在 Covid 危机开始期间,美国国债市场的流动性状况显着恶化。 不过,这并不是我们第一次观察到这个市场的挑战。 早在 2014 年 10 月,美国财政部就发生了“闪电崩盘”。 2019 年秋季,我们在国债融资市场(称为国债回购市场)出现了严重混乱。

我已要求工作人员与财政部和美联储的同事合作,研究我们如何更好地增强这些市场的弹性和竞争力。

如果这个市场更有效率,这可能会为美国纳税人省钱并降低我们的债务成本。 如果该市场更具弹性,则在压力时期增加系统性风险的可能性较小。

我们将寻求考虑一些外部团体(如三十人小组 [6] 和国债市场监督机构间工作组 [7] )围绕潜在的现金和回购国债中央清算所提出的一些建议。

此外,我已要求员工重新考虑有关国债交易平台的一些举措,并考虑如何通过确保在该市场上进行大量交易的公司在 SEC 注册为交易商来平衡竞争环境。

非国债固定收益市场

此外,我还请员工就我们如何为非国债固定收益市场(一个 11 万亿美元的公司债券市场)带来更高的效率和透明度提出建议; 市政债券,一个 4 万亿美元的市场; 和资产支持证券(支持抵押贷款、汽车和信用卡),一个 13 万亿美元的市场。 [8] 这个市场对发行人来说非常重要。 它几乎是我们经济中约 10.5 万亿美元的商业银行贷款的 2.5 倍。 [9]

股票市场

接下来,我想讨论一下股票市场结构。

为了应对新技术,SEC 每隔一段时间就会更新其有关市场结构的规则。 互联网出现后,买卖双方可以在新的交易场所见面。 早先的一个委员会在 1990 年代制定了一项新规则来促进这一点。 2005 年,委员会根据《国家市场结构条例》进一步处理了这种分散的结构。

然而,在过去的 16 年里,技术得到了突飞猛进的发展。 它改变了做市商的互动方式、交易平台的竞争方式、投资者进入这些市场的方式以及这些不同市场参与者之间的经济激励。 散户投资者可以通过免佣金经纪应用进行交易。 电信改变了高频交易的速度。 即使在几年前,情况也并非如此。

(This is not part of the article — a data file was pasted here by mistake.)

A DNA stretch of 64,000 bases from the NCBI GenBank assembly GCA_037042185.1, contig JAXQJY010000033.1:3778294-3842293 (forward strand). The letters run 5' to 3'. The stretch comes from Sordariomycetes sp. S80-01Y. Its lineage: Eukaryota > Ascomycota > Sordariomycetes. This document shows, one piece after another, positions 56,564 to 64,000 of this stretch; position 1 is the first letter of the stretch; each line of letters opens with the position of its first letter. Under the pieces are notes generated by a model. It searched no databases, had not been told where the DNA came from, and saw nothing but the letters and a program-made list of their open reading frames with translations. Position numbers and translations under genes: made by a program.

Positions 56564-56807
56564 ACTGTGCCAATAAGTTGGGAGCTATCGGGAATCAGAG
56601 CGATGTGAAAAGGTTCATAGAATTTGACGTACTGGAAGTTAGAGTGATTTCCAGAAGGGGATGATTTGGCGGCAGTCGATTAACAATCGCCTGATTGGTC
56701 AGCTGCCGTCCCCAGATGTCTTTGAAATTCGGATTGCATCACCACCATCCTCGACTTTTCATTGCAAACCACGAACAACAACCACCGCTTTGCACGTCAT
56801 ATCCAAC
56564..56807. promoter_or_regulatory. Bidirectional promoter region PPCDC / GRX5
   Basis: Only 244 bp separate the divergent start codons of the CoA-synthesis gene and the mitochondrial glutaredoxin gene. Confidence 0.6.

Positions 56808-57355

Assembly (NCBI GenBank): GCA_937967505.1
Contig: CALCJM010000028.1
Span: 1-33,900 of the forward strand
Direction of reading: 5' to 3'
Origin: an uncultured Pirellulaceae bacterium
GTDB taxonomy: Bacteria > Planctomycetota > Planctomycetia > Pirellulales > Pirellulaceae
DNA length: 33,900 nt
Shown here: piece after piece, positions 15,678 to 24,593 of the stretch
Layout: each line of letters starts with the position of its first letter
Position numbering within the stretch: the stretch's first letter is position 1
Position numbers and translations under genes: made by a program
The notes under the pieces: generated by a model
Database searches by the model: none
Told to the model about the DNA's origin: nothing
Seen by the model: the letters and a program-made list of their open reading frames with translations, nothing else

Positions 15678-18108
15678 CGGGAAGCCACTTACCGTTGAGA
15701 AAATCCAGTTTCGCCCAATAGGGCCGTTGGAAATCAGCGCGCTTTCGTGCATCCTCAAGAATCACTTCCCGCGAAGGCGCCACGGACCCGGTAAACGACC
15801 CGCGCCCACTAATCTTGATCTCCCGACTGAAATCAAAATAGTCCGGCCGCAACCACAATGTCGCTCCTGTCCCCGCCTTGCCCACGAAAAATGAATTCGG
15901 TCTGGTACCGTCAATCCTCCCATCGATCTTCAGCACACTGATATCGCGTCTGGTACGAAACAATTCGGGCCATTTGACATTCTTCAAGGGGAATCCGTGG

尽管这些新技术和发展影响了股票市场的结构,但我们经常依赖于较早时期制定的规则。 大多数在 16 年前采用的规则并不能完全反映当今的技术。

我认为寻找方法来更新 SEC 的规则以确保我们的股票市场反映我们的使命并尽可能高效和具有竞争力是合适的。

我认为现在是我们对今天的市场结构应该是什么样子采取广泛的看法的时候了。 在前任主席杰伊克莱顿 (Jay Clayton) 的领导下,委员会针对市场数据开始了这项工作。 我已经向工作人员征求了建议,特别是围绕两个关键问题:

首先,当人们将每个订单发送到市场时,我们如何在逐个订单的基础上促进更大的竞争和效率?

虽然交易平台之间存在碎片化,但过去的改革和新技术可能导致市场更加细分,做市商更加集中。 近一半的交易量是在“暗池”中或由批发商执行的。 一家公司公开表示,它执行了近一半的零售量。 [10] 此外,我想知道这是否意味着综合磁带——所谓的全国最佳买卖盘——充分反映了交易所的全部活动。

第二,我们如何解决市场中的资金冲突? 正如我之前所说,我认为订单流付款和兑换回扣可能会带来许多利益冲突。

围绕这两个关键原则,我已就我们如何确保更公平的竞争环境、加强竞争和提高市场弹性向员工征求建议。

此外,我相信缩短标准结算周期可以降低我们市场的成本和风险。 我已指示 SEC 工作人员为委员会对这一主题的审查起草一份提案。

基于安全的掉期

与固定收益和股票市场相比,基于证券的掉期市场并不是一个大市场,但它是 2008 年金融危机的核心。 最近,总回报掉期是家族办公室 Archegos Capital Management 失败的核心。

今年,美国证券交易委员会正在实施与基于证券的掉期相关的规则。 证券型掉期交易商和主要证券型掉期参与者将于 11 月 1 日开始向委员会注册。